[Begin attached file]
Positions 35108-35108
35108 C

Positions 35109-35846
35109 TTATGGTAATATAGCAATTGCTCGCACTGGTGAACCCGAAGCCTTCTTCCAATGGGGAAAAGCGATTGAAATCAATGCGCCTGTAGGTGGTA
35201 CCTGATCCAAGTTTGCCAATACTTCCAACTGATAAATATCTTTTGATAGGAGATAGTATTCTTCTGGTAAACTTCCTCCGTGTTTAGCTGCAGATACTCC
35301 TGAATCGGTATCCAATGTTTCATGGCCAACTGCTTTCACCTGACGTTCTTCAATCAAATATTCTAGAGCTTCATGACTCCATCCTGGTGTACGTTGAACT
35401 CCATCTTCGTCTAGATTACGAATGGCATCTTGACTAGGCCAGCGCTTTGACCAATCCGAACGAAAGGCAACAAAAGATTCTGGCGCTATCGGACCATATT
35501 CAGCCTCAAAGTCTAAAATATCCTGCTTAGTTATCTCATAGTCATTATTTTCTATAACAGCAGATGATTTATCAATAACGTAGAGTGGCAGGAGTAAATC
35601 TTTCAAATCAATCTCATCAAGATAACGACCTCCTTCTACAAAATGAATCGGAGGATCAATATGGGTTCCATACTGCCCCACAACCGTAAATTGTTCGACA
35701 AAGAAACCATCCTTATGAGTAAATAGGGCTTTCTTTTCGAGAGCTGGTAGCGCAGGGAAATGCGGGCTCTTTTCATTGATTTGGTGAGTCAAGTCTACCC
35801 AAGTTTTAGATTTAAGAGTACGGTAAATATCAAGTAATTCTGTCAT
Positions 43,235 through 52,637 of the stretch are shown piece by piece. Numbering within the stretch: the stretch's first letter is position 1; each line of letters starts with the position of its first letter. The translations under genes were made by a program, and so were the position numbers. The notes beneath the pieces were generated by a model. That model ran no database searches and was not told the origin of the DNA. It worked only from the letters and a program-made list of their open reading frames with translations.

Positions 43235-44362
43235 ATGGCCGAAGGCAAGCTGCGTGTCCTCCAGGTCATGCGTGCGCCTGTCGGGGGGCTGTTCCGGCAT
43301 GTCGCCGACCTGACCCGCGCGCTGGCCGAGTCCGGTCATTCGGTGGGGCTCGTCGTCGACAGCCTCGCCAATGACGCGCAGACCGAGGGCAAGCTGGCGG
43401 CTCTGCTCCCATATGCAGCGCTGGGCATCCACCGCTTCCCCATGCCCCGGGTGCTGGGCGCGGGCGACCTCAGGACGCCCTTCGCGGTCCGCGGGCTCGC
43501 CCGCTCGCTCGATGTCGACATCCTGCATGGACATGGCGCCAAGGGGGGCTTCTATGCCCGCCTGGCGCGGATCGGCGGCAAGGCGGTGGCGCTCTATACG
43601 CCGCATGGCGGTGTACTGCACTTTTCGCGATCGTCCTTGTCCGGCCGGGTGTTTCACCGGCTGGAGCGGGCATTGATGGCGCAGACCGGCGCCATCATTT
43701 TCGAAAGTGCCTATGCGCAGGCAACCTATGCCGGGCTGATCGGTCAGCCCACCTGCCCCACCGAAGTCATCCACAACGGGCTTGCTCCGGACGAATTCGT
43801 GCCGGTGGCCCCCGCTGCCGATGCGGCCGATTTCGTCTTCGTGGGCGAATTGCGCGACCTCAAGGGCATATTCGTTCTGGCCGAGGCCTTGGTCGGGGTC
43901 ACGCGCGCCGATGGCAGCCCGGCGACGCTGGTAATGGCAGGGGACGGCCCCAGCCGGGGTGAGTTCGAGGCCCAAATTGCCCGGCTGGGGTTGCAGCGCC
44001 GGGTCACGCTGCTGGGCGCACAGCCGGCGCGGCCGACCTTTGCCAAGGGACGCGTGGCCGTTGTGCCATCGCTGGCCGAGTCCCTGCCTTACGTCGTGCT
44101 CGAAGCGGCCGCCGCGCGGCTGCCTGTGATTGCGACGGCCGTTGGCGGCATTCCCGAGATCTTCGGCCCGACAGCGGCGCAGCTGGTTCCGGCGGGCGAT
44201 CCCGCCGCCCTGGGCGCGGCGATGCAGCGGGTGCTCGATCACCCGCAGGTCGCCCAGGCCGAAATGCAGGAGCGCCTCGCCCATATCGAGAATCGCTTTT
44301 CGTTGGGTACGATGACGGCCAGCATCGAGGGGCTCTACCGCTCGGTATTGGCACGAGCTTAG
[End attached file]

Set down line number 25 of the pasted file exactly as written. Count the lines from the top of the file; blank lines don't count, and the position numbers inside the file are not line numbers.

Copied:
44301 CGTTGGGTACGATGACGGCCAGCATCGAGGGGCTCTACCGCTCGGTATTGGCACGAGCTTAG